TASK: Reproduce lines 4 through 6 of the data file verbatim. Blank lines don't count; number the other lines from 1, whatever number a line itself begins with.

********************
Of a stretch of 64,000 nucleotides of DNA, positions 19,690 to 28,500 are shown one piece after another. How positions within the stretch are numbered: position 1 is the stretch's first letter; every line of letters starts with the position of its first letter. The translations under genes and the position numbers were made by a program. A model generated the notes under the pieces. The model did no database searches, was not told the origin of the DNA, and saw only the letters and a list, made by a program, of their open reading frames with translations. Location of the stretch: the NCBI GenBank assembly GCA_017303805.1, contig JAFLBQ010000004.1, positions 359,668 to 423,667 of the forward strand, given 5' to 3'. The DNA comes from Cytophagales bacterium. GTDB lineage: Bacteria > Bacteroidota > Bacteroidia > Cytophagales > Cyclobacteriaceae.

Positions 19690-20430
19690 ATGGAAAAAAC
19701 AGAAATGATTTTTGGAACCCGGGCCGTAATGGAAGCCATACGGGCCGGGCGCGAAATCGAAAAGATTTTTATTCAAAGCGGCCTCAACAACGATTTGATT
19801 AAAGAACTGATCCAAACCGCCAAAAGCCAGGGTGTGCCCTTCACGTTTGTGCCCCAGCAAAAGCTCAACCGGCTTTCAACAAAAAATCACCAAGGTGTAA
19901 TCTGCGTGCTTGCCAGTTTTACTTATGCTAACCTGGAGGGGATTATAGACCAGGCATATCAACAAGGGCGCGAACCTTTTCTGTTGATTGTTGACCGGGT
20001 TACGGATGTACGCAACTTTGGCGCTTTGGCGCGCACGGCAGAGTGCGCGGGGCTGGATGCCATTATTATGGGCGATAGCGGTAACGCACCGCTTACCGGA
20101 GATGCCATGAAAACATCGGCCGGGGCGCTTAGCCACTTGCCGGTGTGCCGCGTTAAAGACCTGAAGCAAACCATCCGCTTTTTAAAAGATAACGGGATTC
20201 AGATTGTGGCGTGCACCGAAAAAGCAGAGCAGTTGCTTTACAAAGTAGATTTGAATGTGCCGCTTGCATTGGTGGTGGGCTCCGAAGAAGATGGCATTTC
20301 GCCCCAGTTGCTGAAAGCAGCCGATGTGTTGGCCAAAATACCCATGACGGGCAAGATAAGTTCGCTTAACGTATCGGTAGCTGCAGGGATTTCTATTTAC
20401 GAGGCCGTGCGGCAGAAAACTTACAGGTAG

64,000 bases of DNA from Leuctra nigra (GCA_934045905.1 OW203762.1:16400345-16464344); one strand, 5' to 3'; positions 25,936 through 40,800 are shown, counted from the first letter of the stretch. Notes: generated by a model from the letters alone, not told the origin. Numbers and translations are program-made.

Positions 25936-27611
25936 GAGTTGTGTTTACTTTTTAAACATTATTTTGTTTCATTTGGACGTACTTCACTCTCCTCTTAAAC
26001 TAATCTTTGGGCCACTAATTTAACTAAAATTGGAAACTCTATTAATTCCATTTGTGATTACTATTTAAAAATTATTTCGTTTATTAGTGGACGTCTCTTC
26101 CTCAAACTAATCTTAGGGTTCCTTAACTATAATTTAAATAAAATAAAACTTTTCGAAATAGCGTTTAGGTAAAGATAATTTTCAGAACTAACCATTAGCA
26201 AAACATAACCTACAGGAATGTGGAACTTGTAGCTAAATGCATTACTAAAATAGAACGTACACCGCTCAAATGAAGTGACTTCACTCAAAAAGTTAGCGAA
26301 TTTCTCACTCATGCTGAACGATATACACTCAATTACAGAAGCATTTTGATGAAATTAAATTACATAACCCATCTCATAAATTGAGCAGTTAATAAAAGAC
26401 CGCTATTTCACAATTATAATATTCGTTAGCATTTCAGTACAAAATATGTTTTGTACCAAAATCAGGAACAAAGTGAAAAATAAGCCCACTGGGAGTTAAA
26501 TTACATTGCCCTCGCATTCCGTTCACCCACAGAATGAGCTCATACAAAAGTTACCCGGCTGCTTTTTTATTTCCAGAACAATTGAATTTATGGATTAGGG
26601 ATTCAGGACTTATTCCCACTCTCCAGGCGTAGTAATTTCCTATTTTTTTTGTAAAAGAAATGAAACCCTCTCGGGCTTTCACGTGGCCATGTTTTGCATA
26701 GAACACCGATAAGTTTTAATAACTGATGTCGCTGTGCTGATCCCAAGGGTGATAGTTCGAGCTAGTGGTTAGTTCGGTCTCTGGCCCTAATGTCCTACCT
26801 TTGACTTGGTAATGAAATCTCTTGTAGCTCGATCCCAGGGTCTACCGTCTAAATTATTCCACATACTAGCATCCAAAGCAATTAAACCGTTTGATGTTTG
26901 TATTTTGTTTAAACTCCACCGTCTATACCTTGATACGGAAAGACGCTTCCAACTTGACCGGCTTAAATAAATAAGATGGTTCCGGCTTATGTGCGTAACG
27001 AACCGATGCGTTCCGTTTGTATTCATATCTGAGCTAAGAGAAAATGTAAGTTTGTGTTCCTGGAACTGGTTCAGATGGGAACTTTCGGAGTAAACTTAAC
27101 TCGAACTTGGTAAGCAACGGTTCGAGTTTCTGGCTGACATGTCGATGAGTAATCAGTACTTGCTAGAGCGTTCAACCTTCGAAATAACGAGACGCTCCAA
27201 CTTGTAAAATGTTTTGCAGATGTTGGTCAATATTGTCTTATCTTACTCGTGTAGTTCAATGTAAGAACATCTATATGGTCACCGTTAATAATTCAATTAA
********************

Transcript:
19701 AGAAATGATTTTTGGAACCCGGGCCGTAATGGAAGCCATACGGGCCGGGCGCGAAATCGAAAAGATTTTTATTCAAAGCGGCCTCAACAACGATTTGATT
19801 AAAGAACTGATCCAAACCGCCAAAAGCCAGGGTGTGCCCTTCACGTTTGTGCCCCAGCAAAAGCTCAACCGGCTTTCAACAAAAAATCACCAAGGTGTAA
19901 TCTGCGTGCTTGCCAGTTTTACTTATGCTAACCTGGAGGGGATTATAGACCAGGCATATCAACAAGGGCGCGAACCTTTTCTGTTGATTGTTGACCGGGT